Storm surges - Great Kei.
69 km2 of coastal land with less than a 5.5 m elevation.
|High||Several threatened ecosystem types. The ‘Agulhas Canyon’ and ‘Agulhas Muddy Inner Shelf’ are critically endangered.||Low||Two marine protected areas: Dwesa-Cwebe Marine Protected Area and Amathole Marine Protected Area. A new protected area has also been proposed: the Amathole Offshore Marine Protected Area. There is only a Coastal Management Plan but no tool to manage benthic resources.|
|Coastal and Marine||Impacts on estuary ecosystems||Yes||Storm surges, Increased temperatures, Sea level rise, Increased sedimentation due to floods. 69 km2 of coastal land below 5.5 m elevation. Also changes in water quality and changes due to soil erosion.||High||Mbashe, Great Kei, Morgan, Cintsa, Keiskamma, Old Woman’s and Great Fish estuaries are classified as ‘moderately modified’, however the condition of estuaries is mostly good, either classified as ‘unmodified, natural’ or ‘largely natural with few modifications’.||Low||Invasive alien species are a threat, but projects have been developed to deal with this. Not all estuaries have estuarine management. Estuary mouth closure due to sedimentation can lead to loss of biodiversity (e.g. mangroves) and low fishery reproduction.|
|Coastal and Marine||Impacts on Coastal Livelihoods||Yes||ADM (Mnquma, Mbashe, Great Kei, Ngqushwa). There is subsistence fishing with the District Municipality. This impact is linked to the fact that estuaries act as nurseries for juvenile fish.||High||Abalone, fin fish and oyster farms at a small scale and also subsistence fishing by locals.||Low||According to the IDP, Operation Phakisa will assist fish farmers with challenges around funding, training and equipment but this only covers commercial fishing.|
|Coastal and Marine||Increased damage to property from sea level rise||Yes||ADM - coastal areas. Example of Great Kia, Cintsa, Hamburg and Xhora Mouth.||High||69 km2 of coastal land below 5.5 m elevation. High risk of damage to coastal infrastructure and settlements identified in the Climate Change Strategy. For example Beluga||Low||The DEA is providing support to develop Coastal Management Plans for the Great Kei, Mnquma and Mbhashe Local Municipalities, however, there are currently no plans to put in infrastructure to prevent the loss of properties.|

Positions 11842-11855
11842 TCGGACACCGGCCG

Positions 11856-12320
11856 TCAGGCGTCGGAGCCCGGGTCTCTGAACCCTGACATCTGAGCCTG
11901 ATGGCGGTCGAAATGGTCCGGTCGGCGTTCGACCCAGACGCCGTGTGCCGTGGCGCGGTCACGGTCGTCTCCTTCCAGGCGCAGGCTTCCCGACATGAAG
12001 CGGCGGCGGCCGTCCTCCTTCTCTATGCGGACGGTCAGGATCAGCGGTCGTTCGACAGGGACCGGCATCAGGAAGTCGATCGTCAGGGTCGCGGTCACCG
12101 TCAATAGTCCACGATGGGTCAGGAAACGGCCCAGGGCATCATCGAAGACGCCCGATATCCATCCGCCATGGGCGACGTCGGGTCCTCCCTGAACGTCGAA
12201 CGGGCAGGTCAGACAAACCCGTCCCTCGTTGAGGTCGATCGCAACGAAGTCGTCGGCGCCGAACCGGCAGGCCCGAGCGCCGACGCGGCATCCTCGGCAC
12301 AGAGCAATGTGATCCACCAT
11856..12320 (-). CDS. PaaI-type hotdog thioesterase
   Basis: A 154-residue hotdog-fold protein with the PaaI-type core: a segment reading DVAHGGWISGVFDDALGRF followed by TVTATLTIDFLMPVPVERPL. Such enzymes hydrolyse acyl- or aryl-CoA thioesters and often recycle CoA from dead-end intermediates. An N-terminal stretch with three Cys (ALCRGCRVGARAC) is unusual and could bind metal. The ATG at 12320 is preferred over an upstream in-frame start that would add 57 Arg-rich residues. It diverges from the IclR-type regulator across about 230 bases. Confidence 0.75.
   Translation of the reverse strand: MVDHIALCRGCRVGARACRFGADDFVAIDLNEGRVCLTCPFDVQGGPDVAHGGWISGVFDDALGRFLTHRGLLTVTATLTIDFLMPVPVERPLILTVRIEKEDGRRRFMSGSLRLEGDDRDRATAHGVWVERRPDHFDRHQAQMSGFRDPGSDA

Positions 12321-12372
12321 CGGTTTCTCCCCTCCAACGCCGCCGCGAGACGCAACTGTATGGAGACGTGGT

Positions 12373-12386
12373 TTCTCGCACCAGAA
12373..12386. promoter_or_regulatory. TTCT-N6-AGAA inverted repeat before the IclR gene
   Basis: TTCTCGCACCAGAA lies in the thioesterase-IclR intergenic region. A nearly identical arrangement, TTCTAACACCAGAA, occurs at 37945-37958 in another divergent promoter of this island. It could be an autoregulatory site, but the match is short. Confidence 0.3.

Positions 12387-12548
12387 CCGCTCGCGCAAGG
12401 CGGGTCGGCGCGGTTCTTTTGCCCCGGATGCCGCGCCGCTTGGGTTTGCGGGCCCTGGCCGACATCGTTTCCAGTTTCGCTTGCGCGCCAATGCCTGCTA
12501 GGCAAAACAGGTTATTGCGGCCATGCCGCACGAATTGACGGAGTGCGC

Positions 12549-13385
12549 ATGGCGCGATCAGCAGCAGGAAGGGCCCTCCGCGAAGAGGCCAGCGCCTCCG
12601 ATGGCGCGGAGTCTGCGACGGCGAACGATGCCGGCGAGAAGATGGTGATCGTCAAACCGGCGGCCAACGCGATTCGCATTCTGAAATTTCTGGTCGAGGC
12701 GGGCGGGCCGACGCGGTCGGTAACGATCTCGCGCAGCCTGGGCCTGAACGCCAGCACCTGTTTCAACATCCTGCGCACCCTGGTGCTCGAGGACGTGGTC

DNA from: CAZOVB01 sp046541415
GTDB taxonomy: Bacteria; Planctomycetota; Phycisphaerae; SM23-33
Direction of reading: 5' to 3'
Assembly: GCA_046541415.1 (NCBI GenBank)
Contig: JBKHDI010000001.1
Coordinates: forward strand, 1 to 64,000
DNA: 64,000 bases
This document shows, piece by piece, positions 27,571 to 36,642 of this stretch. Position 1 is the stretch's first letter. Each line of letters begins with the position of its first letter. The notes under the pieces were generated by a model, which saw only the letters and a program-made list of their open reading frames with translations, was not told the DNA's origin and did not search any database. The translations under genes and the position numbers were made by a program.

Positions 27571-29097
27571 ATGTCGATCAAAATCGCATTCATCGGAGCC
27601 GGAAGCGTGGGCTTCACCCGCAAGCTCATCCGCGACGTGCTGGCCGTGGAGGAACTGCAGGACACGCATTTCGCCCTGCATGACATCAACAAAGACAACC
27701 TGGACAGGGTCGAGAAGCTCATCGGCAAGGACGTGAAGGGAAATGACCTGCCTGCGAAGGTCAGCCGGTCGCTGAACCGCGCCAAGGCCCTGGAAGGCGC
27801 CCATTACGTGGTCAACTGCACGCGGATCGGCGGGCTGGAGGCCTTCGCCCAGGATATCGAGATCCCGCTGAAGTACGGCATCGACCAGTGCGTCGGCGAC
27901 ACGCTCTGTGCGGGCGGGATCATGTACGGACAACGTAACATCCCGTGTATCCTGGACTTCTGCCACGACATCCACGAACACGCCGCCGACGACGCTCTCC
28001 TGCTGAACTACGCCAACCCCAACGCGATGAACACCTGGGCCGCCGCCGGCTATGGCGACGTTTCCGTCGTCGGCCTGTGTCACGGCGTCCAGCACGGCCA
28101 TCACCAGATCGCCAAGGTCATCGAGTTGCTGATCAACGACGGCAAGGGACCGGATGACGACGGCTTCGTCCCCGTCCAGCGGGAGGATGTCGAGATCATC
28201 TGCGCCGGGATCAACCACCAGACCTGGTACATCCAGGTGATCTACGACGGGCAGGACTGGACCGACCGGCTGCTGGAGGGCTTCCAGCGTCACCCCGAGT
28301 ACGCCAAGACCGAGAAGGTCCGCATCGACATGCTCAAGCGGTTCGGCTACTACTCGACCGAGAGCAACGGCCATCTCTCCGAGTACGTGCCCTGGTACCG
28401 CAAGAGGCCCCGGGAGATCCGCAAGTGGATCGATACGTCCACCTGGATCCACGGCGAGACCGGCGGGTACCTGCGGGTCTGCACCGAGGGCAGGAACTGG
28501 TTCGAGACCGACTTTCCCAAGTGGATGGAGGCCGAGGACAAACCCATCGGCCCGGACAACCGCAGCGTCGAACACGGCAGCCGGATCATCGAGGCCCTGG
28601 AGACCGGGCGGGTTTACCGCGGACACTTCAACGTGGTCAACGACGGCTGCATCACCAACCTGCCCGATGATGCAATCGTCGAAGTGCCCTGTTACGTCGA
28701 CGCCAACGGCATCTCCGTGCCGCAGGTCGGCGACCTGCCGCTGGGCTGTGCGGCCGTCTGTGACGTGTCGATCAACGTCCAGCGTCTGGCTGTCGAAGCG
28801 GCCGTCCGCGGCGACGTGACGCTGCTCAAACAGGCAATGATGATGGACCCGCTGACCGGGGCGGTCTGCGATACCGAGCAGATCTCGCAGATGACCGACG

|Human Health||Increased heat stress||Yes||The District's Climate Change Strategy highlights that Amathole is predicted to experience more extremely hot days and heat waves which will impact on human health.||High||69 km2 of coastal land below 5.5 m elevation. High risk of damage to coastal infrastructure and settlements identified in the Climate Change Strategy. For example Beluga||Low||Municipal Disaster Management, Municipal Health Services. Create more awareness programmes addressing heat wave problems. Involve other stakeholder like the Department of Health.|
|Human Health||Increased malnutrition and hunger as a result of food insecurity||Yes||Reduced food security and malnutrition are highlighted as potential risks for the District in the Climate Change Strategy.||High||14% fatality rate of malnutrition cases in children under 5 years old.||Low||Existing Food Security programmes in the District, however the Climate Change Strategy notes that these strategies need to be revisited to take climate change into account.|
Coordinated intervention approach to stakeholders involved to malnutrition programme.
|Human Health||Increased Occupational health problems||Yes||Farm Labourers, Construction workers, Timber manufacturing workers. WTW workers, EPWP workers and landfill site workers.||High||51.36% households involved in agriculture in the District that possibly work outdoors. High number of people re working for private public sector.||Low||Agriculture, Department of Labour, Private Sector|
|Human Settlements, Infrastructure and Disaster Management||Increased impacts on strategic infrastructure||Yes||Floods and poor roads across the District. The Climate Change Strategy highlights the impact of climate change on municipal infrastructure as a high risk.||High||Important roads in the district include the N2, N6, R63, R72, R63, R63, and R67||Low||Local Municipalities, Public Works|
District Disaster Management Centre and satellite centres with staff but insufficient funds for disaster response.The District is mostly rural with small town centres.
|Human Settlements, Infrastructure and Disaster Management||Increased impacts on traditional and informal dwellings||Yes||Service weather stations, ADM areas.|
The District Climate Change Strategy highlights the potential risk of severe weather events on housing, especially those in flood-prone areas.
|High||41.31% of households live in traditional dwellings. 5.43% live in informal dwellings.||Low||Local Municipalities, Human Settlements, ADM, COGTA. District Disaster Management Centre and satellite centres with staff but insufficient funds for disaster response. There are frameworks in place, but little is done on the ground.|
|Human Settlements, Infrastructure and Disaster Management||Increased isolation of rural communities||Yes||Raymond Mhlaba, Heavy rains, Flooding and soil erosion, Mbhashe, Mnquma, Amahlathi.||High||60% of the District is rural which is poorly resourced.||Low||Local Municipalities, Disaster Management, Public Works. Rural infrastructure development programme. Lack of intergovernmental relations and institutional support.|